Following what could be defined as a fait accompli phase, national and European political leaders came to progressively view the low status of European universities in the two key rankings schemes – Shanghai, and Times Higher – as a problematic situation. Why? The Lisbon Strategy emerges in 2000, was relaunched in 2005, and slowly starts to generate impacts, while also being continually retuned. Thus, if the strategy is to “become the most competitive and dynamic knowledge-based economy in the world, capable of sustainable economic growth with more and better jobs and greater social cohesion”, how can Europe become such a competitive global force when universities – key knowledge producers – are so far off fast emerging and now hegemonic global knowledge production maps?

In this political context, especially given state control over higher education budgets, and the relaunched Lisbon agenda drive, Europe’s rankers of ranking schemes were then propelled into action, in trebuchet-like fashion. 2010 is, after all, a key target date for a myriad of European scale assessments.

Fourth, Europe includes the UK, despite the feelings of many on both sides of the Channel. Powerful and well-respected institutions, with a wealth of analytical resources, are based in the UK, the global centre of calculation regarding bibliometrics (which rankings are a part of). Yet what role have universities like Oxford, Cambridge, Imperial College, UCL, and so on, or stakeholder organizations like Universities UK (UUK) and the Higher Education Funding Council for England (HEFCE), played in shedding light on the pros and cons of rankings for European institutions of higher education? I might be uninformed but the critiques are not emerging from the well placed, despite their immense experience with bibliometrics. In short as rankings aggregate data that works at a level of abstraction that hoves universities into view, and places UK universities highly (up there with Yale, Harvard and MIT), then these UK universities (or groups like UUK) will inevitably be concerned about their relative position, not the position of the broader regional system of which they are part, nor the rigour of the ranking methodologies. Interestingly, the vast majority of the above initiatives I listed only include representatives from universities that are ranked relatively low by the two main ranking schemes that now hold hegemonic power. I could also speculate on why the French contribution to the regional debate is limited, but will save that for another day.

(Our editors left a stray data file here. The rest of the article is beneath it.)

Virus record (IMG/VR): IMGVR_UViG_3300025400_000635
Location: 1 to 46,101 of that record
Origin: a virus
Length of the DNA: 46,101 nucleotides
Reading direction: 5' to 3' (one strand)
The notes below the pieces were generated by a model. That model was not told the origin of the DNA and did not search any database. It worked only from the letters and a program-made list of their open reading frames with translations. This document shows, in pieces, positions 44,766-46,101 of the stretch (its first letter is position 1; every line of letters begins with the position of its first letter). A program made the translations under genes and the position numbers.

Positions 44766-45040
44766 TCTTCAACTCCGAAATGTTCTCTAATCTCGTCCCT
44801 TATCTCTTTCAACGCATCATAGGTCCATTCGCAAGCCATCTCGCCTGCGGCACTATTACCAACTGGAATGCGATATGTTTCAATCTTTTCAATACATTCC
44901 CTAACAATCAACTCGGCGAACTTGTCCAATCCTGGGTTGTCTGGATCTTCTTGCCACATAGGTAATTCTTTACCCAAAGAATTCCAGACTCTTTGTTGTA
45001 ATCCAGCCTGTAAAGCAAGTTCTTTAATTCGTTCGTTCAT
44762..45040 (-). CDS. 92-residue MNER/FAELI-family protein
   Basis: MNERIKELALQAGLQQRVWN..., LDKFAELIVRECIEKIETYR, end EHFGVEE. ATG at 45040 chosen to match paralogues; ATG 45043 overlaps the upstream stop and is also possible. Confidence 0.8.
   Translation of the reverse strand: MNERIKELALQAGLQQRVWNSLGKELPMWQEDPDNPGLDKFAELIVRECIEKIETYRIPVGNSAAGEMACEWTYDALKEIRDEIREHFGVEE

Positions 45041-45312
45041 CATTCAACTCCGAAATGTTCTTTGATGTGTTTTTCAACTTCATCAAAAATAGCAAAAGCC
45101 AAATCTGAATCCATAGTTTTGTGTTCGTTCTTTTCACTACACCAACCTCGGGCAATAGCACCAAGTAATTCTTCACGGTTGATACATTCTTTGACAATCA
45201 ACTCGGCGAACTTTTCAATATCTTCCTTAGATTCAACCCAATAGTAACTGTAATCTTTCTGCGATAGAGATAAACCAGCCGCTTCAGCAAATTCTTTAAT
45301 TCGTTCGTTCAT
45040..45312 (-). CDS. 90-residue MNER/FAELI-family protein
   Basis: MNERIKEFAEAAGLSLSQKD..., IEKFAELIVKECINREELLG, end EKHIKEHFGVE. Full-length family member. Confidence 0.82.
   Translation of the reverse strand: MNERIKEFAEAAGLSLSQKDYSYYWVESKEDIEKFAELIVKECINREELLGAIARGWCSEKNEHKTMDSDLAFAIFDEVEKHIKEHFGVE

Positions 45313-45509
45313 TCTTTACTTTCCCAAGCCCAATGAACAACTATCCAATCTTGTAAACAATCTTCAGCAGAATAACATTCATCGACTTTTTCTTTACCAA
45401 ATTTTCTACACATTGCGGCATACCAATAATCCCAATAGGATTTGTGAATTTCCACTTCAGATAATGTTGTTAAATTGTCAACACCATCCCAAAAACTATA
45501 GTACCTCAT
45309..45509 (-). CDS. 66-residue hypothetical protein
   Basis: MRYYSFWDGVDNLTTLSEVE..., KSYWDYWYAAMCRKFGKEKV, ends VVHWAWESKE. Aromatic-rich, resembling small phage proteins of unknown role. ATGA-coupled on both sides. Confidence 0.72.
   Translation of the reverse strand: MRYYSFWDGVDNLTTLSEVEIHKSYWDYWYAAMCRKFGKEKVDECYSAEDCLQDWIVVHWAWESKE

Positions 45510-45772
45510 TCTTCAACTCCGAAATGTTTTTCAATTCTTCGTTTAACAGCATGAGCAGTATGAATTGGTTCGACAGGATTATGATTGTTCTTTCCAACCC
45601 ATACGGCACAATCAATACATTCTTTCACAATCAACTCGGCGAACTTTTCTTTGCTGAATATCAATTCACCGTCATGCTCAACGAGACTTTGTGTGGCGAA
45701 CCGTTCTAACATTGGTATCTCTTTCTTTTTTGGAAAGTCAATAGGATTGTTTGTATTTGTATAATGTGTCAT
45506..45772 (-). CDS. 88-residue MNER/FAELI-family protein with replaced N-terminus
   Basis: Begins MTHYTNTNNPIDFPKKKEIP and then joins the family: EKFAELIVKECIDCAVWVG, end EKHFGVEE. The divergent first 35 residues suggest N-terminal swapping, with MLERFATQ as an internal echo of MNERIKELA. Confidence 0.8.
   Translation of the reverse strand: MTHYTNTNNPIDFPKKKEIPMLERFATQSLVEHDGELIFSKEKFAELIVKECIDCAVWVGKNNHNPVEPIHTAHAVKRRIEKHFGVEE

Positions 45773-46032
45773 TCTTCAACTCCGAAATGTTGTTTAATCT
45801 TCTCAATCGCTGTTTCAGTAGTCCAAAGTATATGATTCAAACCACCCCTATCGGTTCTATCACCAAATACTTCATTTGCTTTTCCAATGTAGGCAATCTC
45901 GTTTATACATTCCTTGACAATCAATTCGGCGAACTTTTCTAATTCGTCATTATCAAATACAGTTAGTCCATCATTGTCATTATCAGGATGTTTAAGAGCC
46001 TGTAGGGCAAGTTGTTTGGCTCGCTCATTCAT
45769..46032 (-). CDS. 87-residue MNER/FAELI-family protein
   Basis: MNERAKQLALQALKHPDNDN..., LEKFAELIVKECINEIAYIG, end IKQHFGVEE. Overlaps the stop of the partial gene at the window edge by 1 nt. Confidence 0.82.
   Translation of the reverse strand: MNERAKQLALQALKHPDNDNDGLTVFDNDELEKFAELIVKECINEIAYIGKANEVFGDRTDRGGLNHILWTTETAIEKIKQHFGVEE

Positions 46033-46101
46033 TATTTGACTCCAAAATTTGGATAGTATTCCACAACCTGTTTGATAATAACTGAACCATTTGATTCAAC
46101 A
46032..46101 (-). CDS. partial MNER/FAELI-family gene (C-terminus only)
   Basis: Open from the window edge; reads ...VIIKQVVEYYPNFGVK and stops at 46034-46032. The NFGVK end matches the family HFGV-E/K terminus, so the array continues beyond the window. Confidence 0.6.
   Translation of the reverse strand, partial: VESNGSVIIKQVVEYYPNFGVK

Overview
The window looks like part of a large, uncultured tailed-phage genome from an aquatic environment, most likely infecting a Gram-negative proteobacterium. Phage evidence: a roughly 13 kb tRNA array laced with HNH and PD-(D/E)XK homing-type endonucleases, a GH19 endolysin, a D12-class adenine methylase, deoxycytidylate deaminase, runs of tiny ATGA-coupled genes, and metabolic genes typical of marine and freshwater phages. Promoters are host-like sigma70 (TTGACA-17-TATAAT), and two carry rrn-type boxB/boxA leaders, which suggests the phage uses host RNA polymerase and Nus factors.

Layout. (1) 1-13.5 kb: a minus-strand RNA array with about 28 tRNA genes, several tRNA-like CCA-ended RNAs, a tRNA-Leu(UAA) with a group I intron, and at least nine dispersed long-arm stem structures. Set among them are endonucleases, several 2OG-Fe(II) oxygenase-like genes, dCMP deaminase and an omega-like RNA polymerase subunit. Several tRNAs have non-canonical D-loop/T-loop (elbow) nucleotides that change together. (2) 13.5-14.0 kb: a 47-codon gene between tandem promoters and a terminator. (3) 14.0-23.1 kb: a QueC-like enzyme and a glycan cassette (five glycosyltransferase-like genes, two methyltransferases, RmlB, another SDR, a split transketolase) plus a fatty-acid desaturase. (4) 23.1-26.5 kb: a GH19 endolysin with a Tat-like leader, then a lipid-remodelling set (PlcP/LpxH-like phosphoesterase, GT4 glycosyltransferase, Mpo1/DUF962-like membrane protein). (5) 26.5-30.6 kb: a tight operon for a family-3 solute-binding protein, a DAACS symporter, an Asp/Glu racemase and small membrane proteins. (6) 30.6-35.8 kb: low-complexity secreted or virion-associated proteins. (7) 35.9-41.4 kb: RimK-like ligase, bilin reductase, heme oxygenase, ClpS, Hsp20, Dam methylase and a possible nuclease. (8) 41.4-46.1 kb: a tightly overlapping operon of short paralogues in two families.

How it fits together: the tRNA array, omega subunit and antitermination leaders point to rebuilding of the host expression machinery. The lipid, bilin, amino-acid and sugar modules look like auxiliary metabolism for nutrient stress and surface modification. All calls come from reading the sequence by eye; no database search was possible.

These are but four of many possible explanations for why European higher education might have been relatively slow to grapple with the power and effects of university ranking schemes considering how much angst and impacts they generate. This said, you could argue, as Eric Beerkens has in the comments section below, that the European response was actually not late off the mark, despite what I argued above. The Shanghai rankings emerged in June 2003, and I still recall the attention they generated when they were first circulated. Three to five years for sustained action in some sectors is pretty quick, while in some sectors it is not.

In conclusion, it is clear that Europe has been destabilized by an immutable mobile – a regionally and now globally understood analytical device that holds together, travels across space, and is placed in reports, ministerial briefing notes, articles, PPT presentations, newspaper and magazine stories, etc. And it is only now that Europe is seriously interrogating the power of such devices, the data and methodologies that underly their production, and the global geopolitics and geoeconomics that they are part and parcel of.